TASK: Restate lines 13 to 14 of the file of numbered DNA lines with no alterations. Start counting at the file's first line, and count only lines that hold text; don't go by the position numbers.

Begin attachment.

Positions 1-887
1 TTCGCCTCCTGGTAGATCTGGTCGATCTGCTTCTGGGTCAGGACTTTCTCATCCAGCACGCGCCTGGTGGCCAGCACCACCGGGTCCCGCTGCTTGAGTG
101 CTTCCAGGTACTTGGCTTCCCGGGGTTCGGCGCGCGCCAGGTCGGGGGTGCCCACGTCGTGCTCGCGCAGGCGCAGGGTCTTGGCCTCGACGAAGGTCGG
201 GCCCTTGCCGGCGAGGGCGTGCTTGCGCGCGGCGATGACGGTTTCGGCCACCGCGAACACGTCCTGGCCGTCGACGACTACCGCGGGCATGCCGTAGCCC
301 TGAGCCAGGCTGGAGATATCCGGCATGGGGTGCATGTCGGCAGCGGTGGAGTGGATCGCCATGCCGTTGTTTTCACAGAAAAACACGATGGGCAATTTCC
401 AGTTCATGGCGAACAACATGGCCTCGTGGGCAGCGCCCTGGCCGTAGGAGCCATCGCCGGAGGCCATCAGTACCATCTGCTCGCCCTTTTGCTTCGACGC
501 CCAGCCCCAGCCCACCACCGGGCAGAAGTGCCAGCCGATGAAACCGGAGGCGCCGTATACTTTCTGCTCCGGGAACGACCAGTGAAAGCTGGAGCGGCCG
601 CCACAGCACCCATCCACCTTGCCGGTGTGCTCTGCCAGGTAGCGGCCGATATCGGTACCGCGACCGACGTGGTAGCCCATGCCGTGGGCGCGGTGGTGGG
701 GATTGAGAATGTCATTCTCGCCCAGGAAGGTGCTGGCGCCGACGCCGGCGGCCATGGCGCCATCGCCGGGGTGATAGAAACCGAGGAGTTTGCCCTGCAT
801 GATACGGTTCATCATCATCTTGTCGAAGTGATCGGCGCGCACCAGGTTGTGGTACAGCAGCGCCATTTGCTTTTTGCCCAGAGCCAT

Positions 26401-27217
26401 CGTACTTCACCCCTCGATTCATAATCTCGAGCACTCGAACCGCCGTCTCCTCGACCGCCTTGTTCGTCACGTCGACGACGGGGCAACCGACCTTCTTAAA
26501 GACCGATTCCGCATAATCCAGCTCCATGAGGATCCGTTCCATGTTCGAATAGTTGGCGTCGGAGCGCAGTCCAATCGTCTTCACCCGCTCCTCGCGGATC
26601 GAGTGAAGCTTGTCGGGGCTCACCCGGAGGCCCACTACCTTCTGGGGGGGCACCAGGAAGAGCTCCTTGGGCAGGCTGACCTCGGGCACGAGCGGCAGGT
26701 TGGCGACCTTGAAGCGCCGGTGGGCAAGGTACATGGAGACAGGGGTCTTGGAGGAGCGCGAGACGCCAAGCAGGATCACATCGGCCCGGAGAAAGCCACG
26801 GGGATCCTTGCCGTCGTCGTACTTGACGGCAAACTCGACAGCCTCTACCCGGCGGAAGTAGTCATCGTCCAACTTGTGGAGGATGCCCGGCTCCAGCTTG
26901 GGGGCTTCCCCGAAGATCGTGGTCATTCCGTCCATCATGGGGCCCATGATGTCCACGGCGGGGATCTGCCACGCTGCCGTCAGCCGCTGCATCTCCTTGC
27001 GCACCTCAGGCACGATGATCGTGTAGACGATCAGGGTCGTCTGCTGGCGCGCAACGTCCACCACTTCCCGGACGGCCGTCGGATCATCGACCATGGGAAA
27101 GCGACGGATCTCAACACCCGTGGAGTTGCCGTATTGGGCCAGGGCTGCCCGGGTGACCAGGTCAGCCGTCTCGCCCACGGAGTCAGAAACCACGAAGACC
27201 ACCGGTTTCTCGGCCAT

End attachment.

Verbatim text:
26501 GACCGATTCCGCATAATCCAGCTCCATGAGGATCCGTTCCATGTTCGAATAGTTGGCGTCGGAGCGCAGTCCAATCGTCTTCACCCGCTCCTCGCGGATC
26601 GAGTGAAGCTTGTCGGGGCTCACCCGGAGGCCCACTACCTTCTGGGGGGGCACCAGGAAGAGCTCCTTGGGCAGGCTGACCTCGGGCACGAGCGGCAGGT